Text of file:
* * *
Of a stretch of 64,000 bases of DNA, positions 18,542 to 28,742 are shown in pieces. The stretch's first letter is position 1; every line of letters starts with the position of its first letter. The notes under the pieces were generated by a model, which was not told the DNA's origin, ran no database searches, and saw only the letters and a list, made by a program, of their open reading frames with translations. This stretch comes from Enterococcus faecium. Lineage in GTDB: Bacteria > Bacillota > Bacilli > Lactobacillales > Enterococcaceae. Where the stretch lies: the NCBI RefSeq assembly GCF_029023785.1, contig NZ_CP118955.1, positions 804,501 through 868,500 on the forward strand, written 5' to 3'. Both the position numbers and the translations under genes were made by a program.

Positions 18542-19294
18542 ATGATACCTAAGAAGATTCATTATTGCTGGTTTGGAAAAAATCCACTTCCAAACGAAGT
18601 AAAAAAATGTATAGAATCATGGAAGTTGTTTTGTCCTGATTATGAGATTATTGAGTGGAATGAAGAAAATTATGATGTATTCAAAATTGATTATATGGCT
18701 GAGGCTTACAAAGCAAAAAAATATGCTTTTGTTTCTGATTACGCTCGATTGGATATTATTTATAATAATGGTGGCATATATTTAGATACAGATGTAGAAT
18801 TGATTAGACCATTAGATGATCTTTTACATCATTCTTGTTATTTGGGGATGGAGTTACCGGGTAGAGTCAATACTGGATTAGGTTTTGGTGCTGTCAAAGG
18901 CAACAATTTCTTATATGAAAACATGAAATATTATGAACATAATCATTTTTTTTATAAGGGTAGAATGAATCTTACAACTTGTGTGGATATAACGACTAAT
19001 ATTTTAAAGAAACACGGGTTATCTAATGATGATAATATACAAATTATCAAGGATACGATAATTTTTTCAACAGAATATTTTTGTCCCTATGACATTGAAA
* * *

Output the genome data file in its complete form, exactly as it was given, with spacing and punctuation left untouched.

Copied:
Of a stretch of 64,000 bases of DNA, positions 18,542 to 28,742 are shown in pieces. The stretch's first letter is position 1; every line of letters starts with the position of its first letter. The notes under the pieces were generated by a model, which was not told the DNA's origin, ran no database searches, and saw only the letters and a list, made by a program, of their open reading frames with translations. This stretch comes from Enterococcus faecium. Lineage in GTDB: Bacteria > Bacillota > Bacilli > Lactobacillales > Enterococcaceae. Where the stretch lies: the NCBI RefSeq assembly GCF_029023785.1, contig NZ_CP118955.1, positions 804,501 through 868,500 on the forward strand, written 5' to 3'. Both the position numbers and the translations under genes were made by a program.

Positions 18542-19294
18542 ATGATACCTAAGAAGATTCATTATTGCTGGTTTGGAAAAAATCCACTTCCAAACGAAGT
18601 AAAAAAATGTATAGAATCATGGAAGTTGTTTTGTCCTGATTATGAGATTATTGAGTGGAATGAAGAAAATTATGATGTATTCAAAATTGATTATATGGCT
18701 GAGGCTTACAAAGCAAAAAAATATGCTTTTGTTTCTGATTACGCTCGATTGGATATTATTTATAATAATGGTGGCATATATTTAGATACAGATGTAGAAT
18801 TGATTAGACCATTAGATGATCTTTTACATCATTCTTGTTATTTGGGGATGGAGTTACCGGGTAGAGTCAATACTGGATTAGGTTTTGGTGCTGTCAAAGG
18901 CAACAATTTCTTATATGAAAACATGAAATATTATGAACATAATCATTTTTTTTATAAGGGTAGAATGAATCTTACAACTTGTGTGGATATAACGACTAAT
19001 ATTTTAAAGAAACACGGGTTATCTAATGATGATAATATACAAATTATCAAGGATACGATAATTTTTTCAACAGAATATTTTTGTCCCTATGACATTGAAA